State tennis anyone? Why not?
You know an election for governor is approaching when Connecticut's two great political parties start huffing and puffing over even the most trivial matters, like the state's decision to invest a modest - and refundable - $618,000 to prevent the New Haven Open women's tennis tournament from moving to North Carolina.
First, the facts. The tournament has been played for two decades at the Connecticut Tennis Center, which was built with about $15 million in state funds during the Weicker administration and is among the largest tennis venues in the world. It is designed for tennis, which renders it less suitable for other events, and is empty for as many as 51 weeks a year. In addition, it was built in a residential area and attempts at nighttime events drew vigorous neighborhood protests in the past. And so we have an increasingly unpopular event being played out in an increasingly useless, state financed arena. A bit of a dilemma.
The nine-day event was a success as a men's and women's tournament but attendance has dwindled since the men dropped out in 2010 and this year, it attracted only 45,000, down from a high of nearly 100,000. The sponsors even closed the upper part of the center in order to show fewer empty seats during the tournament.
Nonetheless, the tournament has been good for the New Haven area economy and in announcing the state's acquisition, Ben Barnes, the state's budget overseer, cited a 2008 study that found the tournament generated 300 jobs, $25 million in economic activity and $1.1 million in tax revenue when attendance was at its peak. This would lead one to speculate that even with attendance down dramatically, the economic impact would continue to be in the millions.
It is also a fact that Gov. Dannel P. Malloy will need strong New Haven support in next year's election, especially from the city's powerful labor unions and their get out the vote skills. He has already endorsed the unions' controversial favorite for mayor, state Sen. Toni Harp.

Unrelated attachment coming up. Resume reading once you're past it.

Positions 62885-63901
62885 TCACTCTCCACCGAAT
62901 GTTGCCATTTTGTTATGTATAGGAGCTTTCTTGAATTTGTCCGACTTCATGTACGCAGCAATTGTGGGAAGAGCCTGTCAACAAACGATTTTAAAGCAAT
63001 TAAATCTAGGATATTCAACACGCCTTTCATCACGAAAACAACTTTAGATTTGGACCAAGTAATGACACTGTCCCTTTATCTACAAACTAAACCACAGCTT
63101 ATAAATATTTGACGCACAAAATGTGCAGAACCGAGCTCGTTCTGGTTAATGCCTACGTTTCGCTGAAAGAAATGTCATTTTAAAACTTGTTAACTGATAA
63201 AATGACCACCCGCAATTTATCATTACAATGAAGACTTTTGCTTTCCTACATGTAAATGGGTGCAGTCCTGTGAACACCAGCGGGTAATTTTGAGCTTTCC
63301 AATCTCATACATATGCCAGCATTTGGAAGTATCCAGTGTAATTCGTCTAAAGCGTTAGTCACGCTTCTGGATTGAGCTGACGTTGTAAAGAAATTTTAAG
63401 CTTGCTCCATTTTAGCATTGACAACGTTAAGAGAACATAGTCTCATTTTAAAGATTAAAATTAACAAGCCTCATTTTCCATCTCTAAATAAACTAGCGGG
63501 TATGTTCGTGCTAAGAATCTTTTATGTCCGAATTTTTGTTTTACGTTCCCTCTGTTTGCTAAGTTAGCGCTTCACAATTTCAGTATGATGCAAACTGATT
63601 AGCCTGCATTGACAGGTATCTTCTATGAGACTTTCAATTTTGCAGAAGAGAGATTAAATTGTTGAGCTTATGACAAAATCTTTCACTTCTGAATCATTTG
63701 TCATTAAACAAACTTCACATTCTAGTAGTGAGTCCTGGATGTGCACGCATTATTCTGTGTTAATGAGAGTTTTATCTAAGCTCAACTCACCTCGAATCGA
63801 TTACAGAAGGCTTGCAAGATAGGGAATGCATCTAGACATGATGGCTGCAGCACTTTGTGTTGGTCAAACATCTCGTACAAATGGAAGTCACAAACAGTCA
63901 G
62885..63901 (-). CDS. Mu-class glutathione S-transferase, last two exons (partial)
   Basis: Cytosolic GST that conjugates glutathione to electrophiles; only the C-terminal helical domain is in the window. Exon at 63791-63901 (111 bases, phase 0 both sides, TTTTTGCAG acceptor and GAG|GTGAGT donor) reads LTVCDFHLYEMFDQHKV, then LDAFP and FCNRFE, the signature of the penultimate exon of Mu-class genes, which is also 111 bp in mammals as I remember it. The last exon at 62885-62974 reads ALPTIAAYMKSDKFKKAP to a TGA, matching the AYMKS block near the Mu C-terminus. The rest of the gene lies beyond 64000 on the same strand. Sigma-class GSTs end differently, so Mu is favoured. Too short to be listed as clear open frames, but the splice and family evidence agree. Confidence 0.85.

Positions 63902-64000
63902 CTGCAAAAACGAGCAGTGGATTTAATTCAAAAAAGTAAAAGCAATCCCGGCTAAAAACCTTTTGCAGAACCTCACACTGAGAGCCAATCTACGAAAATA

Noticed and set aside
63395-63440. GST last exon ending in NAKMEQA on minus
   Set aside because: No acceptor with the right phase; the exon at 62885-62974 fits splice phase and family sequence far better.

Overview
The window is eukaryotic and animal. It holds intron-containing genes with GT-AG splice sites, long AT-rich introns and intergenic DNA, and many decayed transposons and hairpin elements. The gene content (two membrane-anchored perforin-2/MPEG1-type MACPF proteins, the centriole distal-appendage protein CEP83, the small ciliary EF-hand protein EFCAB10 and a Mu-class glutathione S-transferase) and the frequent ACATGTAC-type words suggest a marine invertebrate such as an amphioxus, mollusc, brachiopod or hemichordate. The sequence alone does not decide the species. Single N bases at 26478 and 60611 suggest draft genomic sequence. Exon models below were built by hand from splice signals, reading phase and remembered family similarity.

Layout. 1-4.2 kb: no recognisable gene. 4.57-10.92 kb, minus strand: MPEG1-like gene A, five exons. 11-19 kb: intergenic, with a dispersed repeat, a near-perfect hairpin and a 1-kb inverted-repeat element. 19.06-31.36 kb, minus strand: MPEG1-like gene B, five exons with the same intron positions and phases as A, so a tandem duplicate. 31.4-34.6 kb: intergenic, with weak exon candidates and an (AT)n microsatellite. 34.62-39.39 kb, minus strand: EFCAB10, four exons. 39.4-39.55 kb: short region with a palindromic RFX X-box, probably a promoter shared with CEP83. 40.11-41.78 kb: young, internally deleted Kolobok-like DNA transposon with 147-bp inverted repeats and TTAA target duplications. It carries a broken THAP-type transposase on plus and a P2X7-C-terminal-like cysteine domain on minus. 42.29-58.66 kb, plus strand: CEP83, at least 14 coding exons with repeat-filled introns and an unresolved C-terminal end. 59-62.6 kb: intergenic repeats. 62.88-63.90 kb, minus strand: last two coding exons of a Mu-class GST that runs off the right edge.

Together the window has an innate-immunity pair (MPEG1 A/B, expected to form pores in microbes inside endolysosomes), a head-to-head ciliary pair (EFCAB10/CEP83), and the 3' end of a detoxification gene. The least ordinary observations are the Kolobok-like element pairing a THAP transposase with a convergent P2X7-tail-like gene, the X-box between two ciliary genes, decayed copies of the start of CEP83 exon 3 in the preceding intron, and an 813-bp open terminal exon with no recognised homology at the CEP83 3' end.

Now, the bluster. Calling Connecticut a "great state for women's sports," aka basketball, Gov. Malloy said the retention of the poorly attended women's tennis tournament is "another fantastic way to ensure that continues to be the case in 2014 and beyond." Well, it's hardly that, but as we have noted, you can tell an election is approaching.
Building on the governor's hyperbole, New Haven state Sen. Martin Looney thanked him for "preserving one of Connecticut's premier sporting events." He didn't say where it ranks on the rather short list of "premier" Connecticut sporting events that includes UConn basketball, the Travelers golf tournament and, well, maybe UConn football in happier times. In fact, the Connecticut Sun WNBA basketball team easily outranks the tennis tourney on the premier list, premier being a relative term.
Republican legislative leaders muttered that the state has no business owning tennis tournaments and questioned what the state knows about running tournaments. They presumably have no objection to the Connecticut Economic Development Authority owning places where tournaments are played, like the UConn football stadium in East Hartford and the XL Arena in Hartford, which, state House Minority Leader Larry Cafero noted, "the Whalers left," a reference to the former National Hockey League team.
Rep. Cafero wittily suggested that Connecticut's new motto should be, "Tennis, anyone?"
A supposedly more scholarly critique came from a nonpartisan think tank founded by the nonpartisan Tom Foley, the 2010 Republican candidate for governor. The think tank conclusions, issued within hours of the announcement of the tournament purchase, coincidentally came to the same conclusions as the partisan Republican state senators. It would make one wonder if this think tank, by issuing its "study" so rapidly, had forgotten its first name.
More thoughtful criticism came from Sen. John McKinney, another Republican candidate for governor, who went along with the line that the state shouldn't run a tennis tournament, but added that "if they had to buy it to save it, they can turn around and sell it to someone who can run it." That's almost what Mr. Barnes said when he announced if things didn't work out for the state, it can sell the tournament back to the World Tennis Association for what it paid.
So, let us pose the classic question: What's the fuss all about?
The editorial board is composed of the publisher and four journalists of varied editing and reporting backgrounds. The board's discussions and information gained from its meetings with political, civic, and business leaders drive the institutional voice of The Day, as expressed in its editorials. The editorial department operates separately from the newsroom.
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